Bernson Seeks to Limit Building in Northridge Area
Development of new buildings in a large section of Northridge would be restricted until city planners can develop a parking and traffic-improvement plan for the area, under a proposal expected to win preliminary Los Angeles City Council approval Wednesday.
Councilman Hal Bernson, whose district includes the area, proposed the building restrictions for the section bounded by Reseda Boulevard on the west, White Oak Avenue on the east, Chatsworth Street on the north and Parthenia Street on the south.
Cal State Northridge, which is within the area, would not be affected because the city has no control over development of educational facilities on state-owned land, Bernson said. He added that he has worked with the university to alleviate parking and traffic problems, including developing a plan to extend Plummer Street through the campus.
The restrictions would remain in effect until city planners can prepare a parking and traffic-improvement plan for the area and possibly new, permanent limitations on the size and types of permitted projects. Bernson noted that the development plan for the area has not been reviewed for 15 years.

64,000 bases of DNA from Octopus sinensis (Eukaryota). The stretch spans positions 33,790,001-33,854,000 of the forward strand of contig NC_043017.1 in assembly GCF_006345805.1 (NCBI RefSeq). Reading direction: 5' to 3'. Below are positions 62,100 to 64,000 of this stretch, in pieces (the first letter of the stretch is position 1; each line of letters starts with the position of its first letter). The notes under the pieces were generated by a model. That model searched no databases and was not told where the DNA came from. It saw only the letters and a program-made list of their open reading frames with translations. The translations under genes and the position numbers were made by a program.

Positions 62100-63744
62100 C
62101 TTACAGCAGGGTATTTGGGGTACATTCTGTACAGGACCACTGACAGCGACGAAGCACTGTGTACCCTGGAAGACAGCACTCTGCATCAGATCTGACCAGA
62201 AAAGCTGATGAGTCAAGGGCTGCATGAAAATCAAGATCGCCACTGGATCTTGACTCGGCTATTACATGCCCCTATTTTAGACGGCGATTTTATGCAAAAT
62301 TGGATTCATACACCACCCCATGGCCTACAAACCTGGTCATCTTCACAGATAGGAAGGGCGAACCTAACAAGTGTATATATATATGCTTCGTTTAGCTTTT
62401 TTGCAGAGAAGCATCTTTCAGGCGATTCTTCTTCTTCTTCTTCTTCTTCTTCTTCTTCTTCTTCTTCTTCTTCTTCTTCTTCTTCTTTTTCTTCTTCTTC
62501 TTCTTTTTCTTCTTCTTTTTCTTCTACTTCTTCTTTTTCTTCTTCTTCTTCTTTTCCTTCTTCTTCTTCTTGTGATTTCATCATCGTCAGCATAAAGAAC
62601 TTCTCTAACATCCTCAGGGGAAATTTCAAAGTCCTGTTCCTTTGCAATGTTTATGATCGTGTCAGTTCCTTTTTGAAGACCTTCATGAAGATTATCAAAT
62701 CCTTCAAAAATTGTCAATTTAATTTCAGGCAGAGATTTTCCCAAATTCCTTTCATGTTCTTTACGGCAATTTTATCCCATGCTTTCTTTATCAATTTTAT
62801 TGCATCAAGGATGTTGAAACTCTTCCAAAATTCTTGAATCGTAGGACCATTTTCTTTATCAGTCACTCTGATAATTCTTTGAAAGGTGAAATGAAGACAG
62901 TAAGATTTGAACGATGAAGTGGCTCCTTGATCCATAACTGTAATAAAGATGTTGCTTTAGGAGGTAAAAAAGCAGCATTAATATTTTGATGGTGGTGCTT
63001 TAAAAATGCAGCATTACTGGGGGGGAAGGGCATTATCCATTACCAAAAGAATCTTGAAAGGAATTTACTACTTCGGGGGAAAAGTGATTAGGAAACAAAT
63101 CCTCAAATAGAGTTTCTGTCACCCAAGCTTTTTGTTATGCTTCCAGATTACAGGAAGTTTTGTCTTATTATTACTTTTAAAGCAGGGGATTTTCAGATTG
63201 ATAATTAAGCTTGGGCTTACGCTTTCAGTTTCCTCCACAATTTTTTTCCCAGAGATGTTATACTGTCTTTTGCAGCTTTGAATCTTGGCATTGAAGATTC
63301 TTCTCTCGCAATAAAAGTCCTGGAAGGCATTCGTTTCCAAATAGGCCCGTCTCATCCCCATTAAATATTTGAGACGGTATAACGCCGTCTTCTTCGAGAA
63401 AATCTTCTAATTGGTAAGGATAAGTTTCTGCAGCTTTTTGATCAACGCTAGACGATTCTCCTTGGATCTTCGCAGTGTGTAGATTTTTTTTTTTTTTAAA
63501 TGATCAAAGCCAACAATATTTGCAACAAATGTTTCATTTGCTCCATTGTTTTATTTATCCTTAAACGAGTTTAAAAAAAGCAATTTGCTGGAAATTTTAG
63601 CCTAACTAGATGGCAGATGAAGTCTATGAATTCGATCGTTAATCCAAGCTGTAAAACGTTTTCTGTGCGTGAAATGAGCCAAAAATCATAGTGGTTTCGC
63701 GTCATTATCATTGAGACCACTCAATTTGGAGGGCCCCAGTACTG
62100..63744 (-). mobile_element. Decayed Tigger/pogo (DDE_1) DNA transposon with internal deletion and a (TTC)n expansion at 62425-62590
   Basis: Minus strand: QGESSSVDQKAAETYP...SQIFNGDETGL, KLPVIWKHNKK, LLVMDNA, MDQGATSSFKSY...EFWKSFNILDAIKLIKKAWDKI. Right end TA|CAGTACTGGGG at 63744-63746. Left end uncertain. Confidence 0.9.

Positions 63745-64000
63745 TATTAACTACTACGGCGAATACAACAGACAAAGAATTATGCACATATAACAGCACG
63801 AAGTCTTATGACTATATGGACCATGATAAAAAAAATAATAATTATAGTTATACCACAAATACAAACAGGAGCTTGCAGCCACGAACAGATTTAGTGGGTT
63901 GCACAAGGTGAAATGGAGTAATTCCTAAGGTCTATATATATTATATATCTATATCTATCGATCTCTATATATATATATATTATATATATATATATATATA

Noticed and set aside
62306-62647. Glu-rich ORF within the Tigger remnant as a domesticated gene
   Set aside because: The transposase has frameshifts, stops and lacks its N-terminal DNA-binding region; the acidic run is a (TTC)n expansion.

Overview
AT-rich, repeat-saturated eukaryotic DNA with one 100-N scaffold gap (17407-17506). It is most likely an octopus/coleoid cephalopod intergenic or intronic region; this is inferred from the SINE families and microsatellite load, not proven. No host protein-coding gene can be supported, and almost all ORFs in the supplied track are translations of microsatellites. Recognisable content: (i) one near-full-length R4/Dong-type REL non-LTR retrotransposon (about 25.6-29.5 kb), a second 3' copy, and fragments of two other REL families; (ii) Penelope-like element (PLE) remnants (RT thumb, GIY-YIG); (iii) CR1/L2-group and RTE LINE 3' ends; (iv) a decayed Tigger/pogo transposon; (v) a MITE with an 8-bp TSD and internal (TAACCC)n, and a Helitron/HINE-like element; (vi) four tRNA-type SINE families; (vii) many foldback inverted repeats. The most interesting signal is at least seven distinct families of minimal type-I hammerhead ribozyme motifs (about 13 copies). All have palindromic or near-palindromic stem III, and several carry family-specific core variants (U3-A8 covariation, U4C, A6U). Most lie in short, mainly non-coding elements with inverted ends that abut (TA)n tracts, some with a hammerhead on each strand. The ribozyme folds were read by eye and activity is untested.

Council members, who customarily defer to colleagues on matters in their districts, are expected Wednesday to order a draft of the restrictions’ ordinance. The ordinance would have to go to the Planning Commission for public hearings, come back to the council and then go to Mayor Tom Bradley for final approval.
The area around the campus suffers from inadequate parking and from traffic congestion, Bernson said. “We want to make sure those things get solved in conjunction with any development that takes place in the area,” he said.
Bernson said the proposed ordinance is not a building moratorium. It would require property owners to obtain special approval for projects from the City Council, which could require parking and traffic improvements as a condition for approval. At present, council approval is not required if a project conforms to zoning requirements.
The proposal is in line with a growing practice in Los Angeles to require developers to reduce the traffic their projects would add to city streets. Traffic improvements are required before a new project can proceed in the Los Angeles International Airport area, Warner Center and Westwood.
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